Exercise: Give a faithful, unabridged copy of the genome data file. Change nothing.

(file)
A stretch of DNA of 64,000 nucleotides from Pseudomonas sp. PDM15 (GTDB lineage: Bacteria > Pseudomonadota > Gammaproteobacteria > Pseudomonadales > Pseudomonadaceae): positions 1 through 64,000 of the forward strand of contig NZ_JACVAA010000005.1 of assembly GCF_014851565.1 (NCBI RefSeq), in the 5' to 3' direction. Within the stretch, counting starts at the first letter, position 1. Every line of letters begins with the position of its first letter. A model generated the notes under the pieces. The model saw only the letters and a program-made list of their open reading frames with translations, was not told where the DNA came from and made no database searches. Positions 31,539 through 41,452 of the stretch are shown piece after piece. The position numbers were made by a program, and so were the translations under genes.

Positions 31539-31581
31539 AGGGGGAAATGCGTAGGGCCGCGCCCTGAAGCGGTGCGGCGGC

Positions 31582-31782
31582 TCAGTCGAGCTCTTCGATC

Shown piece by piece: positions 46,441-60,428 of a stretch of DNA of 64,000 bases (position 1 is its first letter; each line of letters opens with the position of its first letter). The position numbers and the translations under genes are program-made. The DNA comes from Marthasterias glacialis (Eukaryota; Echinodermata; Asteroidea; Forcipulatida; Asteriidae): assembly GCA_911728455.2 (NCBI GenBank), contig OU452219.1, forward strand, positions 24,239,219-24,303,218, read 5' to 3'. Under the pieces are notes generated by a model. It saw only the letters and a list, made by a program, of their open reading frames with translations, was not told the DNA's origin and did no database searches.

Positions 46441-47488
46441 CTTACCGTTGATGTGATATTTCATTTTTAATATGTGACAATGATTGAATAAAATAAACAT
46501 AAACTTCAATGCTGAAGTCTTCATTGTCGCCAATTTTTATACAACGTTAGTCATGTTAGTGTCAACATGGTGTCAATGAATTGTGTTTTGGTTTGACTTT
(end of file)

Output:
A stretch of DNA of 64,000 nucleotides from Pseudomonas sp. PDM15 (GTDB lineage: Bacteria > Pseudomonadota > Gammaproteobacteria > Pseudomonadales > Pseudomonadaceae): positions 1 through 64,000 of the forward strand of contig NZ_JACVAA010000005.1 of assembly GCF_014851565.1 (NCBI RefSeq), in the 5' to 3' direction. Within the stretch, counting starts at the first letter, position 1. Every line of letters begins with the position of its first letter. A model generated the notes under the pieces. The model saw only the letters and a program-made list of their open reading frames with translations, was not told where the DNA came from and made no database searches. Positions 31,539 through 41,452 of the stretch are shown piece after piece. The position numbers were made by a program, and so were the translations under genes.

Positions 31539-31581
31539 AGGGGGAAATGCGTAGGGCCGCGCCCTGAAGCGGTGCGGCGGC

Positions 31582-31782
31582 TCAGTCGAGCTCTTCGATC

Shown piece by piece: positions 46,441-60,428 of a stretch of DNA of 64,000 bases (position 1 is its first letter; each line of letters opens with the position of its first letter). The position numbers and the translations under genes are program-made. The DNA comes from Marthasterias glacialis (Eukaryota; Echinodermata; Asteroidea; Forcipulatida; Asteriidae): assembly GCA_911728455.2 (NCBI GenBank), contig OU452219.1, forward strand, positions 24,239,219-24,303,218, read 5' to 3'. Under the pieces are notes generated by a model. It saw only the letters and a list, made by a program, of their open reading frames with translations, was not told the DNA's origin and did no database searches.

Positions 46441-47488
46441 CTTACCGTTGATGTGATATTTCATTTTTAATATGTGACAATGATTGAATAAAATAAACAT
46501 AAACTTCAATGCTGAAGTCTTCATTGTCGCCAATTTTTATACAACGTTAGTCATGTTAGTGTCAACATGGTGTCAATGAATTGTGTTTTGGTTTGACTTT